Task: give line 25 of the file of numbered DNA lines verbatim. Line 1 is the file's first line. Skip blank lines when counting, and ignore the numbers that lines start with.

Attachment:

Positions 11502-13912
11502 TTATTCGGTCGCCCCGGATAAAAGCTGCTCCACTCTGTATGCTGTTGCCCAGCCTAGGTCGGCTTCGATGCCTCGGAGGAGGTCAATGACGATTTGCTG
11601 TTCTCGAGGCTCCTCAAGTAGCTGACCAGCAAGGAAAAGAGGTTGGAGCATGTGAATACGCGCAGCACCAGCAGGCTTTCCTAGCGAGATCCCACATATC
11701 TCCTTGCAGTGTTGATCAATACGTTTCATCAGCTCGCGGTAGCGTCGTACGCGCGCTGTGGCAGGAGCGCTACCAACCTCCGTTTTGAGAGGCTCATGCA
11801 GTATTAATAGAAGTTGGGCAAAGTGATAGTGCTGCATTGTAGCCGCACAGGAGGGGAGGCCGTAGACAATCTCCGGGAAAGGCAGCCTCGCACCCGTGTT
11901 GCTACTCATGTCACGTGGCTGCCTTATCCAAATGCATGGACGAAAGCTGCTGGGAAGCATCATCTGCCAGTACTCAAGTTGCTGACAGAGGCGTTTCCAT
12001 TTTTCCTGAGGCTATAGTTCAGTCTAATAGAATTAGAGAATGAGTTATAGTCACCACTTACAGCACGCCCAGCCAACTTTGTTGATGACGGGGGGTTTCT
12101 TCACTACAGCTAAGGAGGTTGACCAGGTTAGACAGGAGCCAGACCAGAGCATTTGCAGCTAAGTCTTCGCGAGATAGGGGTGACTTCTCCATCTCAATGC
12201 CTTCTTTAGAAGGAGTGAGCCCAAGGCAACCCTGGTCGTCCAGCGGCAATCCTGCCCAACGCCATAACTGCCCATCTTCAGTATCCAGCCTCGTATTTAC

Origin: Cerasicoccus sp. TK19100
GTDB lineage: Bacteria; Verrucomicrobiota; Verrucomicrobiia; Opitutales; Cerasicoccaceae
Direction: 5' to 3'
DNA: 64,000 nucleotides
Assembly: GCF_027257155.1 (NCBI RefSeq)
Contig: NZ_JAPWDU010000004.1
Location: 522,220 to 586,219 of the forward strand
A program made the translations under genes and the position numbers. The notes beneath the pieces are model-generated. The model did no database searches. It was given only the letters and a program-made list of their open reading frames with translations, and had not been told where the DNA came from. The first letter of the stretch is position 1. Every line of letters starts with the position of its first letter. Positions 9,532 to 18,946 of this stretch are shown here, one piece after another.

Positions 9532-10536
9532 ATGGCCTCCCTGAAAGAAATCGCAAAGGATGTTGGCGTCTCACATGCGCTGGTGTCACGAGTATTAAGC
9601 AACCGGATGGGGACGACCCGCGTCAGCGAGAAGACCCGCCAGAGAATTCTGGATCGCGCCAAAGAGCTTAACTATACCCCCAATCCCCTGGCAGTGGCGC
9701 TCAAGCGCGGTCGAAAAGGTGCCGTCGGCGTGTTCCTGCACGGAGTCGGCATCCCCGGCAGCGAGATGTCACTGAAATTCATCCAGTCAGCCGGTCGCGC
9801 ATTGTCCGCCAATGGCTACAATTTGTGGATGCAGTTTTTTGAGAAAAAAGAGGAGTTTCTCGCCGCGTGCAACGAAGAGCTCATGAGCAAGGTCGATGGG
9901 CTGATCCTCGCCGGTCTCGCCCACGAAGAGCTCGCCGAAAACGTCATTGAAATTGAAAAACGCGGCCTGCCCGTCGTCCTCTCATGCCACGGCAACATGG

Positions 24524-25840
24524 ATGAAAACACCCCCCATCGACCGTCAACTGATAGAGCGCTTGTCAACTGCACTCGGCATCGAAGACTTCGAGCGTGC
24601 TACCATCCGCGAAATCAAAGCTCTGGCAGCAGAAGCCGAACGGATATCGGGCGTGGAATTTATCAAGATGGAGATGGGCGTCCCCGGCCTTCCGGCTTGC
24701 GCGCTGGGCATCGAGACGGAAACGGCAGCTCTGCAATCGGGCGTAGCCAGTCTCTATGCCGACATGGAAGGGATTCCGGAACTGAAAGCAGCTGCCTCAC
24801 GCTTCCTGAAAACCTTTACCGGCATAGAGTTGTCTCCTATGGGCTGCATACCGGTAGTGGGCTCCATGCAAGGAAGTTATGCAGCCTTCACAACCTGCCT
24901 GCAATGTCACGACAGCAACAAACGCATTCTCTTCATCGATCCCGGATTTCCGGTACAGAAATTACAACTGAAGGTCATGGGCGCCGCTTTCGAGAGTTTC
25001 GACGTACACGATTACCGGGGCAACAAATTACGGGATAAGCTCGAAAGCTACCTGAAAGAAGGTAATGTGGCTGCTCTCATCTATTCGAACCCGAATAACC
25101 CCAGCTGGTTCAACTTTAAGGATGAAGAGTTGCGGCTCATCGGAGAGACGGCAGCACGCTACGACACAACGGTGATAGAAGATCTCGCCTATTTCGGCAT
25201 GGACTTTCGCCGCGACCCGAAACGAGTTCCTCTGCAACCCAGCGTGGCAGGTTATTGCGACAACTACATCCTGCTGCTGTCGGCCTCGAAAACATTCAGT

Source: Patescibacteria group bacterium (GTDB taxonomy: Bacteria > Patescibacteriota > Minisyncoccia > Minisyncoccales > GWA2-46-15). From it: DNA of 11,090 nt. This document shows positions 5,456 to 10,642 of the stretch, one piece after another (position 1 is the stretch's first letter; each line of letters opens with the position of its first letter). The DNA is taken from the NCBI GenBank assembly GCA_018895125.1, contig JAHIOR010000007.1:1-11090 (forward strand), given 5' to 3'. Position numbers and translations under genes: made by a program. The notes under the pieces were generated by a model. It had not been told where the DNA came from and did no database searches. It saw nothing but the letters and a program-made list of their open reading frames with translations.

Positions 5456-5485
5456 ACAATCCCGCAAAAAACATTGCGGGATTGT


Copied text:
24524 ATGAAAACACCCCCCATCGACCGTCAACTGATAGAGCGCTTGTCAACTGCACTCGGCATCGAAGACTTCGAGCGTGC